From Facebook fan groups to 140-character critiques, you can't escape it: people love talking to businesses online. Engaging with your customers positively and publicly via social media is a great way to put your brand personality into action, show your human side and help people connect with your business.
When it comes to providing quality online customer service, there's no such thing as being too prepared. Read as much advice as you can, train your staff thoroughly, and research best in class social media.
Stick to two simple principles, though, and you'll never land too far away from the ballpark: Be accountable for any and every negative experience associated with your business, and respect your customers as equals.
Here are two recent personal experiences of not-so-great online service and what they teach us about accountability, respect and, well, Jedi mind control.
Hold your hands up
The first experience was with a holiday park company. I'd booked in-cabin wifi online, but the staff on reception said in-cabin wifi didn't exist at the site.
I took to Facebook to let the company know they should change the booking process for that site. Their response? "You can't book wifi online for this site." I blushed. Had I imagined it all and publicly called them out for my own mistake?
No. They'd fixed the website and told me everything was fine without explaining or apologising. Rather than hold their hands up, they tried to change reality by recoding their mistake, and lost themselves a customer.
Join the difficult conversations
The second incident happened in a Facebook group where people chat with a cooker manufacturer, swapping recipes and tips. After a bit of confusion over missing threads, the manufacturer admitted it had been removing the ones it didn't like.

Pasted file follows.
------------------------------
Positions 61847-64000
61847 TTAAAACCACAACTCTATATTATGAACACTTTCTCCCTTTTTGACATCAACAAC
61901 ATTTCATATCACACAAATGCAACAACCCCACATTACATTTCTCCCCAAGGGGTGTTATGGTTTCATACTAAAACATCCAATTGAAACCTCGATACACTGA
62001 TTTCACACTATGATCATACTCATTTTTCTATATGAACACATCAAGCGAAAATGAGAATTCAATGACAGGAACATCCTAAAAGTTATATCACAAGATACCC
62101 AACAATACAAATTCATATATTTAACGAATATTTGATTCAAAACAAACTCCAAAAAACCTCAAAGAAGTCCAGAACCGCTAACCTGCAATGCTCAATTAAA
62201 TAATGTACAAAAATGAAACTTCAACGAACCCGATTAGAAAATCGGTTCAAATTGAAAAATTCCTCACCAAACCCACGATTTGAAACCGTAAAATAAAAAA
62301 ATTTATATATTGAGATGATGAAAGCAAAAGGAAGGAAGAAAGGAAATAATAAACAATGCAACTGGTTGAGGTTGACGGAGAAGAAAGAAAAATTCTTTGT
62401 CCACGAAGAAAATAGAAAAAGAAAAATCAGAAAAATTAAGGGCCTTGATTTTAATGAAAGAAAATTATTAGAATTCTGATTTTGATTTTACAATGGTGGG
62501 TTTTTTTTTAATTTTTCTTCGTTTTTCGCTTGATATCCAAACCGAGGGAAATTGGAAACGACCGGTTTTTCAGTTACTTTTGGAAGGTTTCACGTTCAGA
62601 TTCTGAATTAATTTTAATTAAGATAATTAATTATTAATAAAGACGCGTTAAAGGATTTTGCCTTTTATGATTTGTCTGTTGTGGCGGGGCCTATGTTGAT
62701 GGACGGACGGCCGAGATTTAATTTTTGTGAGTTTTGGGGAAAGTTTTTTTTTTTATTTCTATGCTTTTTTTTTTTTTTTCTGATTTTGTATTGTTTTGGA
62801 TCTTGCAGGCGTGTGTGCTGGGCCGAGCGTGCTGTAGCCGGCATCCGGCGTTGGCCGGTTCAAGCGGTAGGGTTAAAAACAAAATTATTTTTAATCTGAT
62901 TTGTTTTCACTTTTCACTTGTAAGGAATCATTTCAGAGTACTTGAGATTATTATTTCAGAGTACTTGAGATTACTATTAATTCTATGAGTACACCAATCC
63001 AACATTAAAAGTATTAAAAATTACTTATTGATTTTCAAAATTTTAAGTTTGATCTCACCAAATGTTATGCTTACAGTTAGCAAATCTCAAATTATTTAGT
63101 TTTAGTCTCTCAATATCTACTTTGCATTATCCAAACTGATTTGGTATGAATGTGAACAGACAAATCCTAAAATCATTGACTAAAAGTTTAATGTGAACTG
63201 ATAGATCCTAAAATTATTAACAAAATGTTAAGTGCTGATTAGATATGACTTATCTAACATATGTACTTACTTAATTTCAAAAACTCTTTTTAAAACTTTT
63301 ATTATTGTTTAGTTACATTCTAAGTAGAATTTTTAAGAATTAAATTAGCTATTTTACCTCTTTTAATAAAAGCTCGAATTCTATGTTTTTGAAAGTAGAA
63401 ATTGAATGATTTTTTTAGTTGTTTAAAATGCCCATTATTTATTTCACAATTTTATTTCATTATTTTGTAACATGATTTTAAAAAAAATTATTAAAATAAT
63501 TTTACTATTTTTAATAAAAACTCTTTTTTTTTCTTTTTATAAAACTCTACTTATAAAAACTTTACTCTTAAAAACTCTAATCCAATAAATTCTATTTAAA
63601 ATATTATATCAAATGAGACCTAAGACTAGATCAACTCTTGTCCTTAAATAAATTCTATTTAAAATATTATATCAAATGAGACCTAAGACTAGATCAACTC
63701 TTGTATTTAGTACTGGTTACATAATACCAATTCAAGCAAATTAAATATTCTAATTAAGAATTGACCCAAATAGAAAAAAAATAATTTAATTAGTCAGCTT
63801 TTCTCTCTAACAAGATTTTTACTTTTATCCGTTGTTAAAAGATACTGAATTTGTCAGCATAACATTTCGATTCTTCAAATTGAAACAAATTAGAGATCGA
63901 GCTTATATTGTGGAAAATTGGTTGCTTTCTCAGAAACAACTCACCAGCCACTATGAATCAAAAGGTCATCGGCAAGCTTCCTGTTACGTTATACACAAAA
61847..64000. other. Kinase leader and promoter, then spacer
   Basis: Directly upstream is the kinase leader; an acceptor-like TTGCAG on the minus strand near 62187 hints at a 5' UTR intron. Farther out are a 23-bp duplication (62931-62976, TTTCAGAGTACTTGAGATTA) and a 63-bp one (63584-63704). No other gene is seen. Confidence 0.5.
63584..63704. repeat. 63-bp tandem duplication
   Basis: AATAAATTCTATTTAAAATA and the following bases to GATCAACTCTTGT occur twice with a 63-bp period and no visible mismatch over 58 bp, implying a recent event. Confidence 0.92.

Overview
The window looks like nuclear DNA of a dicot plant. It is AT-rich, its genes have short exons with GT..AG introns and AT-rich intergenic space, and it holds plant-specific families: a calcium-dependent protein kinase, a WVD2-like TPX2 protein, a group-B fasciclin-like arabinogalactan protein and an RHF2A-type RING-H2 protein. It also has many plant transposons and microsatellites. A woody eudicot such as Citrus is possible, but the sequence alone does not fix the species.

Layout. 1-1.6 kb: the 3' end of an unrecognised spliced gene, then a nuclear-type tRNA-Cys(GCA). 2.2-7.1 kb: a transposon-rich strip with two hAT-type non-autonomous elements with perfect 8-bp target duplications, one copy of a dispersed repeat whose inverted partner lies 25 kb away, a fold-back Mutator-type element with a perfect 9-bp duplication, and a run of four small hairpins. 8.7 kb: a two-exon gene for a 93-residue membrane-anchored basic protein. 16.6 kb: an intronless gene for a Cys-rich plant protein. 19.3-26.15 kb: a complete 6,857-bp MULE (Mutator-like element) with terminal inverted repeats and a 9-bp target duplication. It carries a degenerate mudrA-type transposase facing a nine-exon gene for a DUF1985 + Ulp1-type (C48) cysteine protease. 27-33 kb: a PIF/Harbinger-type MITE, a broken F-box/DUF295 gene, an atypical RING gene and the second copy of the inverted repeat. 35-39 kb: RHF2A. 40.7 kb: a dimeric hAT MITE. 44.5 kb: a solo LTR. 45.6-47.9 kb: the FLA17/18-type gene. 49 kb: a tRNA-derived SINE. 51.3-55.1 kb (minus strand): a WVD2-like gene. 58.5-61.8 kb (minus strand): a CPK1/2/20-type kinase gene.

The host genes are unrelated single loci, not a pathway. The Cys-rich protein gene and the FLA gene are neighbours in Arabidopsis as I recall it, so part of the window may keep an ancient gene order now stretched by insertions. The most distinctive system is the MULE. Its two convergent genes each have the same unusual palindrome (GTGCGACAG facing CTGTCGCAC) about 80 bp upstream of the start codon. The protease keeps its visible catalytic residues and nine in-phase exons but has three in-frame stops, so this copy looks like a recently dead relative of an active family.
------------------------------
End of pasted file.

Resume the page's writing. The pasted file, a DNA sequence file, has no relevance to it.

In removing conversations, they'd broken an unwritten rule of the shared space. Those customers enjoyed their premium position and direct access to the company. They felt respected, equal. But as soon as they suspected the company didn't see them as equals, some members felt so insulted they left the group.
Sounds like an overreaction? Yours is not to question your best customers' feelings, yours is to hold up your hands and apologise.
It seems Jedi mind control is unfortunately not a thing. You can't wave your hand and change people's thoughts or opinions of you. Delete comments or fix problems without apologising and you won't just annoy people, you could well hurt their feelings.
Online interaction represents an evolution of the customer/business relationship, from one-way street to conversation. It's win-win, as long as you get it right. Your customers will happily be your online advocates as long as you treat them as equals, respect their views, offer your own and apologise, whether it's your fault or not.
If you'd like any help with your online communications, drop us a line.
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